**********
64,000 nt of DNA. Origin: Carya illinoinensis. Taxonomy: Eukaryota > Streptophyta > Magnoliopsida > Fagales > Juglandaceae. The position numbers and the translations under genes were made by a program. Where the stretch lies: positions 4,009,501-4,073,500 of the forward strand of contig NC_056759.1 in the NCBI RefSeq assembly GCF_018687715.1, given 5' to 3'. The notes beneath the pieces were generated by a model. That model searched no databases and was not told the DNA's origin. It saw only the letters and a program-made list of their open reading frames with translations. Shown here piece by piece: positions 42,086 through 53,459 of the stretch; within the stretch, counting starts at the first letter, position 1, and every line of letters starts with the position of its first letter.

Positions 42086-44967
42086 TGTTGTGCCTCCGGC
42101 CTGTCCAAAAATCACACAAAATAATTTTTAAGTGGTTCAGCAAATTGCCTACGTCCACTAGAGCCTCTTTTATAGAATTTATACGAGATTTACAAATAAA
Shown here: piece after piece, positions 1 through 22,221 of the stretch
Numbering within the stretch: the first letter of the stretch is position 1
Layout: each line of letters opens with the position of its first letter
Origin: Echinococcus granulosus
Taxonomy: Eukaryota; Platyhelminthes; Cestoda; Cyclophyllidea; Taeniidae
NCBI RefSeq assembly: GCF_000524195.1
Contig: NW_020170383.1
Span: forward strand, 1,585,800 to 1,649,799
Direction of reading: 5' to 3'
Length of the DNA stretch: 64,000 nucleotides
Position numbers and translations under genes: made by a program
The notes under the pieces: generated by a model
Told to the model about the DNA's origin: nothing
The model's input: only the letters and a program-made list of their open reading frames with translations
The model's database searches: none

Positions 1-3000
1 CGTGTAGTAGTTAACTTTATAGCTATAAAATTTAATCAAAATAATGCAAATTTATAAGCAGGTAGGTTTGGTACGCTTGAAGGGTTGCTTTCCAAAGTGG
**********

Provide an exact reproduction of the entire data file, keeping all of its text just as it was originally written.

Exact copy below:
64,000 nt of DNA. Origin: Carya illinoinensis. Taxonomy: Eukaryota > Streptophyta > Magnoliopsida > Fagales > Juglandaceae. The position numbers and the translations under genes were made by a program. Where the stretch lies: positions 4,009,501-4,073,500 of the forward strand of contig NC_056759.1 in the NCBI RefSeq assembly GCF_018687715.1, given 5' to 3'. The notes beneath the pieces were generated by a model. That model searched no databases and was not told the DNA's origin. It saw only the letters and a program-made list of their open reading frames with translations. Shown here piece by piece: positions 42,086 through 53,459 of the stretch; within the stretch, counting starts at the first letter, position 1, and every line of letters starts with the position of its first letter.

Positions 42086-44967
42086 TGTTGTGCCTCCGGC
42101 CTGTCCAAAAATCACACAAAATAATTTTTAAGTGGTTCAGCAAATTGCCTACGTCCACTAGAGCCTCTTTTATAGAATTTATACGAGATTTACAAATAAA
Shown here: piece after piece, positions 1 through 22,221 of the stretch
Numbering within the stretch: the first letter of the stretch is position 1
Layout: each line of letters opens with the position of its first letter
Origin: Echinococcus granulosus
Taxonomy: Eukaryota; Platyhelminthes; Cestoda; Cyclophyllidea; Taeniidae
NCBI RefSeq assembly: GCF_000524195.1
Contig: NW_020170383.1
Span: forward strand, 1,585,800 to 1,649,799
Direction of reading: 5' to 3'
Length of the DNA stretch: 64,000 nucleotides
Position numbers and translations under genes: made by a program
The notes under the pieces: generated by a model
Told to the model about the DNA's origin: nothing
The model's input: only the letters and a program-made list of their open reading frames with translations
The model's database searches: none

Positions 1-3000
1 CGTGTAGTAGTTAACTTTATAGCTATAAAATTTAATCAAAATAATGCAAATTTATAAGCAGGTAGGTTTGGTACGCTTGAAGGGTTGCTTTCCAAAGTGG